When a conventional WCM asset is removed, the reference to the underlying datastore record may be removed from the node hierarchy, but the datastore record itself remains. This unreferenced datastore record then becomes "garbage" that need not be retained. In instances where a number of garbage assets exist, it is beneficial to get rid of them to preserve space and to optimize backup and filesystem maintenance performance.
For the most part, a WCM application tends to collect information and not delete it too often. Although new images are added, even superseding old versions, the version control system still retains the old one and supports reverting to it if needed. Thus the majority of the content we think of as adding to the system is effectively permanently stored. So what is the typical source of "garbage" in the repository that we might want to clean up?
AEM uses the repository as the storage for a number of internal and housekeeping activities:
- packages built and downloaded
- temporary files created for publish replication
- workflow payloads
- assets created temporarily during DAM rendering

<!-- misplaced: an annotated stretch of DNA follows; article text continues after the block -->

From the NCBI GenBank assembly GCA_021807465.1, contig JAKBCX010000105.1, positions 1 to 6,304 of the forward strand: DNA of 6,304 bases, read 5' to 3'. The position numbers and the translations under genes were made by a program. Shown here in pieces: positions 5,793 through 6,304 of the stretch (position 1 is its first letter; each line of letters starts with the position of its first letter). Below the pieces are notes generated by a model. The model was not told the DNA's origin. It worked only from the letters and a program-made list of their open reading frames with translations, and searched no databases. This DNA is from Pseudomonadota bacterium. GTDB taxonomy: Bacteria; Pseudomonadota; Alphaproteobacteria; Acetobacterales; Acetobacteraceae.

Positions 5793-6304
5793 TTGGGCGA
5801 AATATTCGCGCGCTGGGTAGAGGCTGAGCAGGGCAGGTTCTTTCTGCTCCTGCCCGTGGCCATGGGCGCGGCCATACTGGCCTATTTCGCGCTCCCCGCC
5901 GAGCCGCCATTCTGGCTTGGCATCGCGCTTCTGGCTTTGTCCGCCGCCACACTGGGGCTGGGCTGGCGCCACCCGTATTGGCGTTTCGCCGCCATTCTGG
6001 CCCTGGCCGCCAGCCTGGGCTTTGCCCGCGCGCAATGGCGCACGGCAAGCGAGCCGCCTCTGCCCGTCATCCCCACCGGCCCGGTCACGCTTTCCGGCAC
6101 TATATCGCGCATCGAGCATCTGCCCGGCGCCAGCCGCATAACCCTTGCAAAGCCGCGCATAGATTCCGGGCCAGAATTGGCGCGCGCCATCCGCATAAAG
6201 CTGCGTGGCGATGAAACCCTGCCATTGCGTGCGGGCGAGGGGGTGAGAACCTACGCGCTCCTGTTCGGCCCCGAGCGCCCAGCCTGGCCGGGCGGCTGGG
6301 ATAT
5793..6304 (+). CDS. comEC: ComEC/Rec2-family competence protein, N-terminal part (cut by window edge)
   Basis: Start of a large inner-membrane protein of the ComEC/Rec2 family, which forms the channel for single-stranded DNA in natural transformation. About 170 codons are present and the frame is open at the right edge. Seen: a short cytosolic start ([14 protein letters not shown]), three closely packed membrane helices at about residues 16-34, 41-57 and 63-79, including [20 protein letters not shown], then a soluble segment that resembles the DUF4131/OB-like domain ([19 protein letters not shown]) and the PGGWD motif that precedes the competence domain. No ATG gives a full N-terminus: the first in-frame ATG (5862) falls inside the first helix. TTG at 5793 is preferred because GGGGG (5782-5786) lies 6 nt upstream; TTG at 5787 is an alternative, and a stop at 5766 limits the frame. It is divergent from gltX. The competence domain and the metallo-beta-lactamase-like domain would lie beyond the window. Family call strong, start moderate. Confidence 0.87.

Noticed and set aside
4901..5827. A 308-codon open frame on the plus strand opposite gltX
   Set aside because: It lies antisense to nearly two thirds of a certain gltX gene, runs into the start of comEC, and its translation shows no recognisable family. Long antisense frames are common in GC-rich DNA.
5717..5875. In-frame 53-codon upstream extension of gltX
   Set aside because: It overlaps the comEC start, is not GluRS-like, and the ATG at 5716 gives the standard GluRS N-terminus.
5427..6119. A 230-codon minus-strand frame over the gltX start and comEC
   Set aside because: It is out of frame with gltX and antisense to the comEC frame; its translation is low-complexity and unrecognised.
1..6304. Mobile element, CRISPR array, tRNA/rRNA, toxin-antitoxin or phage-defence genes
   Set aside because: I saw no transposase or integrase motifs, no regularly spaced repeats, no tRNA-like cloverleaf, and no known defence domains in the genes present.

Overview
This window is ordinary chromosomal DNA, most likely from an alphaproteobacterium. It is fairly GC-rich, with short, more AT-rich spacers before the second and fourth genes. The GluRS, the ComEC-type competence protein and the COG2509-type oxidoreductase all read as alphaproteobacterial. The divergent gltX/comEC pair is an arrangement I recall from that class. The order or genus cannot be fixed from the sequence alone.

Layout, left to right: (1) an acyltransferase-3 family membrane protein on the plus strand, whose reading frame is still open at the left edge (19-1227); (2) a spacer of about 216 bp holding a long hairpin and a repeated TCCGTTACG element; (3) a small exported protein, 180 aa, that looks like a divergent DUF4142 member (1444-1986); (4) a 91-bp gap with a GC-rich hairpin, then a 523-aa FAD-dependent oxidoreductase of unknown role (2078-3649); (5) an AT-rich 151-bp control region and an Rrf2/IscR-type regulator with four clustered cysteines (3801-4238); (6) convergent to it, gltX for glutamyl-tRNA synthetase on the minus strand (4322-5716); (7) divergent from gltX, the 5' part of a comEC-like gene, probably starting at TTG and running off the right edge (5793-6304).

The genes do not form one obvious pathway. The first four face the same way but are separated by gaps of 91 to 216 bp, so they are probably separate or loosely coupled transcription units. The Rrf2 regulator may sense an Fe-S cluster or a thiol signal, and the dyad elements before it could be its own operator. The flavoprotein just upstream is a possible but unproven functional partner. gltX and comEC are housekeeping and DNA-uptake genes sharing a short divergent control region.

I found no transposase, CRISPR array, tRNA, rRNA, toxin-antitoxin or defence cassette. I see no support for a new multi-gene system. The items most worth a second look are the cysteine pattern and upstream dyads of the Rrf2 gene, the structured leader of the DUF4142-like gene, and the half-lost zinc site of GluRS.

When any of these temporary objects is large enough to require storage in the datastore, and when the object eventually passes out of use, the datastore record itself remains as "garbage". In a typical WCM author/publish application, the largest source of garbage of this type is commonly the process of publish activation. When data is being replicated to Publish, it if first gathered in collections in an efficient data format called "Durbo" and stored in the repository under /var/replication/data. The data bundles are often larger than the critical size threshold for the datastore and therefore wind up stored as datastore records. When the replication is complete, the node in /var/replication/data is deleted, but the datastore record remains as "garbage".
Another source of recoverable garbage is packages. Package data, like everything else, is stored in the repository and thus for packages which are larger than 4KB, in the datastore. In the course of a development project or over time while maintaining a system, packages may be built and rebuilt many times, each build resulting in a new datastore record, orphaning the previous build's record.